Now that Shelter-in-Place and self-quarantine has extended again, you’re probably starting to think more about how you’re going to spend your time.
You may have already noticed that you're spending time in new ways and spending more time with specific people, like your partner, your kids, potentially your parents, and more time at home, and cooking.
Needless to say, there are a lot of unpleasant and painful things that have come out of this Coronavirus epidemic, and that has been covered throughout the news and other outlets.
I happen to be an optimist and try to see the good in all situations. Perhaps you may already acknowledge some of the unforeseen benefits of this situation: you get to spend more time with your family, you no longer have to commute to work, be stuck in traffic, travel for work meetings, drive kids long distances for school, drive kids to multiple activities, or be in crowded places. You’re also probably spending more time walking in your neighborhood, spending more time outdoors.
In the midst of this global pandemic, we’ve been given a gift.
Something we never would have done for ourselves, but are only doing it because we’ve been forced to, which is to take more time to reflect, think, feel, and connect.
From the parents we’ve spoken to, it sounds like most families have been grateful for the additional time they’re able to spend with their kids. From eating midday meals with them, seeing their work from school, playing with them more, talking with them more. Parents are also seeing the sibling bond grow stronger, now that their kids are spending more time together.
Spouses are finding more unity because they need to act as one, in order to get through this tremendously challenging time together. They are connecting at a deeper level.
Before Covid19, your workdays were jam-packed with meetings, work, shuttling kids to practice, enrichment classes. The frequent phrase was “I'm busy”. If you’re a parent, your time is full. However, if you reflect on how you’re spending your time now versus before the Covid-19 pandemic, what's the same? What’s different? Have your priorities shifted?
Your mind needs space and time to breathe.
May is Mental Health Awareness month and we at SpringSpot are strong advocates of mental health for adults and kids, it’s a part of our DNA. It’s vital that you take time to recharge yourself mentally. Your mental health and physical health are equally important.
Right now, things may feel isolating and you’re craving that in-person social interaction. But in the absence of that, what can you do?
Tips for Taking Your Time
Now that we’ve been given this special gift of time, here are a few simple tips you can do to practice taking your time and giving your mind the necessary recharge that it needs:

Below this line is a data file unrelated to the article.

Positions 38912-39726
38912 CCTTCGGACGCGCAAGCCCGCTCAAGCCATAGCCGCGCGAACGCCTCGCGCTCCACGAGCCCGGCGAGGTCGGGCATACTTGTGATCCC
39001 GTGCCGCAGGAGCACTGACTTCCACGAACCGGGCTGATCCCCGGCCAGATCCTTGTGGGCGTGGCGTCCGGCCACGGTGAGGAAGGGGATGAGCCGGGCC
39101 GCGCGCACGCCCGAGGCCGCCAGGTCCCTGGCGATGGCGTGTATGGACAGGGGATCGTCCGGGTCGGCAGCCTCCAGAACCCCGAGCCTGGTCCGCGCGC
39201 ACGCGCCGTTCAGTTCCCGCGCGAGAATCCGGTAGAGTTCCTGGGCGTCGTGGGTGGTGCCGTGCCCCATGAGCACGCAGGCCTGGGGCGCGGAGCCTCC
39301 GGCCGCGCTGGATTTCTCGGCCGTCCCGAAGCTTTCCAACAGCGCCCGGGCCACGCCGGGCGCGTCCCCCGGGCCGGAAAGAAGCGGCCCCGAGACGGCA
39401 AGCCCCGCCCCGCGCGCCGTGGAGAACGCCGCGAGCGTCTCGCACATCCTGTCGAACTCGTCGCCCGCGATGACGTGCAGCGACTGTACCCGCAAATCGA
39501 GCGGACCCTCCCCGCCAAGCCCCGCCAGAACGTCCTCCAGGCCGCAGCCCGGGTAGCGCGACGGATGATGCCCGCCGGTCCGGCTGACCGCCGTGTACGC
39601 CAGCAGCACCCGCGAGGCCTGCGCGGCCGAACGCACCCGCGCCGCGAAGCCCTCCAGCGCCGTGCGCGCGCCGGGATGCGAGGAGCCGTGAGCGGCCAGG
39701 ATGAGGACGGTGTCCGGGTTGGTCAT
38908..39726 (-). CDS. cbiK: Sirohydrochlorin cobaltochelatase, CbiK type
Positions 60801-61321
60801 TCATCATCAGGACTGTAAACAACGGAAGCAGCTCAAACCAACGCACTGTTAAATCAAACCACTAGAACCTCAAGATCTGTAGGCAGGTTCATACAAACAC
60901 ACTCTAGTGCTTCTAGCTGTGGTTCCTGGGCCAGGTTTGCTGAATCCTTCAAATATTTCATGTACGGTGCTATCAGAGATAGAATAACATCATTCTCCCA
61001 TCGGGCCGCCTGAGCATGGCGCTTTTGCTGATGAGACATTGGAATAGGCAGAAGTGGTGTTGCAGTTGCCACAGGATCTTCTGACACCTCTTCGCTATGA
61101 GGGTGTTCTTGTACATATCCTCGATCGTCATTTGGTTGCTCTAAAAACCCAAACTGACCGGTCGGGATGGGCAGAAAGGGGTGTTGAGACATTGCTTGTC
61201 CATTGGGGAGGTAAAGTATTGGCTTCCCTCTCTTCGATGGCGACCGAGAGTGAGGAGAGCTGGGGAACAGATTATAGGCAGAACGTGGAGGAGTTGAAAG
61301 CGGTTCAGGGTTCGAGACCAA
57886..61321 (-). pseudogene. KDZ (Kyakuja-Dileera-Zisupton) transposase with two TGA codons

1. Slow down. This is a tough one, especially for those of us that are always go go go. Don’t rush, take your time. Let your kids take their time. While eating breakfast, getting dressed, putting on their shoes, logging on for class. Give them time to experience. Allow them time to notice the small lady bug on the ground. More things come into focus when you slow down.
2. Celebrate the wait. Practice delayed gratification. Anticipation is good for you. It makes your brain produce dopamine and makes you feel excited and happy. In this get-everything-you-want-this-second culture, waiting for something can give you more satisfaction. We recognize the importance of delayed gratification for kids.
3. Write down wonderful moments. Take time to reflect on the things that have brought you joy and write them down. Allow yourself the time to remember the times worth reliving. According to research, recalling positive memories has positive effects on your mental health. No need to write long narratives, just a few sentences. Think about what made that moment so lovely. When you look at them again, it reminds you of what really makes you happy.
4. Focus on one thing at a time. You’re a parent and you regularly have to multi-task and plow through that to-do list. Though, try to focus on getting one thing done at the time so that you can take the time to do the important, not just urgent, things well.
5. Look around you. Really see your surroundings. If you’re on a walk, observe the trees, look up, down, side to side, behind you. Sometimes you’ll see things that were there all along, but you never stopped to notice them.
6. Take time to create. Some of you have already started doing this. You’re cooking, baking, sewing masks, writing stories, drawing, painting. Take the time to create something. Put your heart into it.
7. Listen. Listen to yourself and get attuned to what your mind and body need. Observe your feelings and behaviors. Act on them when you need. Listen to a guided meditation to calm down or help you let go.
Also, once the SIP and quarantine is over and things start opening up again, remember to keep doing these things. Continue to find ways to take your time and keep creating those wonderful moments. Don't just slide back into busy life. Use this gift of time now to keep the good things and let go of the rest.
The photo above is from my rose garden. It was the only rose that bloomed on this one particular rose bush. It was on the side, and I wouldn’t have noticed it had I not taken time to notice it. I hope that you’re inspired to do the same and stop to smell your roses too, whatever form that may be in. Your mind will be grateful and return the favor with more calm, clarity and energy.
For other ideas to help you take your time or give yourself a mental break, check out SpringSpot's guided meditations, including our Shelter-in-Peace meditation. It’s 15 minutes of calm to help you let go and rejuvenate your mind. You can also join some of our Live Classes or try our On Demand videos for adults and kids.